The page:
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For firms to understand how CSR and Responsibility can benefit them and society is relatively straightforward. Similarly, reporting on what you’re doing as well as some of its impact can be straightforward. Whilst it might take cultural change as well as expense to move to a Responsible way of working, there are frameworks (such as the United Nations Global Compact or the Sustainable Development Goals) that can be followed. Similarly, as mentioned in more general business terms in the first article of this series, the Impact Assessment process used to become a Certified B Corp (as only two firms – Radiant Law and Bates Wells – have done in the UK) provides a solid foundation for integrating a responsible way of working across all areas of the organisations, as well as for reporting on performance. 

Moving to a truly purposeful way of working, however, presents challenges for the vast majority of law firms. 

First, it requires a move from focusing on the tactical to considering the strategic. Purposeful law firms establish their Purpose and filter it down through every element of their activity. 

Second, it requires a unified culture where the value of all stakeholders (internal and external) is recognised and their views listened to. 

Third, it requires complete integration of purpose within all areas of the firm, rather than it being siloed within the marketing team or a dedicated CSR team. It needs to be considered across all areas of strategic planning and budget.

Fourth it requires a clear understanding of how you want to make the world a better place. This is a fundamental element that even the most progressive firms appear to be struggling with at the moment. There is a growing voice amongst both firms and trade associations that for the business world to become more purposeful – for clients to be helped to be more responsible and purposeful, by their legal advisors – laws and regulations need to change. Many so-called purposeful law firms see themselves as champions of these legislative changes and view this as their purpose. While there is no denying that, in some cases, legal changes are long overdue and essential (similarly regulatory and taxation changes) this can smack of CSR for the 21st Century, rather than actually being about making a positive, material difference. The cynic could question whether they’re doing it because they believe in the difference it will make or actually because they see it as an opportunity for good PR (rather like the sponsored cake bake of old-style CSR), thereby positioning themselves as ‘thought leaders’ and experts.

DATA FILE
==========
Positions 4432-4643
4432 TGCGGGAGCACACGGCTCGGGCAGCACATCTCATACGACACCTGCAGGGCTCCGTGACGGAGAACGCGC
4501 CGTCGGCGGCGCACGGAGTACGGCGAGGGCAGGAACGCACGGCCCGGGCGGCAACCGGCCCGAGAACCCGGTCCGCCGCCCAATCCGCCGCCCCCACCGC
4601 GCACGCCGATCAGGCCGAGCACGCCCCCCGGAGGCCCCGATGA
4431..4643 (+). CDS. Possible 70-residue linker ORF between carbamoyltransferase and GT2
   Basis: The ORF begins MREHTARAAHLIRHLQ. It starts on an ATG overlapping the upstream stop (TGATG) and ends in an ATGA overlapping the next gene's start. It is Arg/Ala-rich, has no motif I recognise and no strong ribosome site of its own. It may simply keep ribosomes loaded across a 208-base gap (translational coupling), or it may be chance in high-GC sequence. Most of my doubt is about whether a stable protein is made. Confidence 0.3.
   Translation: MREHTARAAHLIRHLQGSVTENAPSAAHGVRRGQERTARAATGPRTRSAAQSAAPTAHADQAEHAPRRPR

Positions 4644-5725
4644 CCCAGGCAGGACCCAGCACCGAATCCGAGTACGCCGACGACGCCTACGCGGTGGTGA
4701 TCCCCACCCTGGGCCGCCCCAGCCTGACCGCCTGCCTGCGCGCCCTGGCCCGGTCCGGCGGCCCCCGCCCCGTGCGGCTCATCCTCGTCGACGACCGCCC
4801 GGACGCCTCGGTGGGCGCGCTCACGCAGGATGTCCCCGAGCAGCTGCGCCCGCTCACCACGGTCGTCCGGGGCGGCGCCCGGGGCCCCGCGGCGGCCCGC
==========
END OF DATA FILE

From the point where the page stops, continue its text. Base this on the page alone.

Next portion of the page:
The most effective way to create systemic change, within the legal sector has to be, surely, for lawyers to be excellent at what they do, helping their clients to be better and passing on best practice. It may appear controversial but perhaps firms don’t only have to work for social enterprises and charities to be truly purposeful. Perhaps it isn’t necessarily bad to work for oil and gas companies, or technology monopolies as long as you are using your expertise to help them to be better. As Alex Edmans put it: “It’s not the healthy that need a doctor, but the sick”.

 

So, what’s next?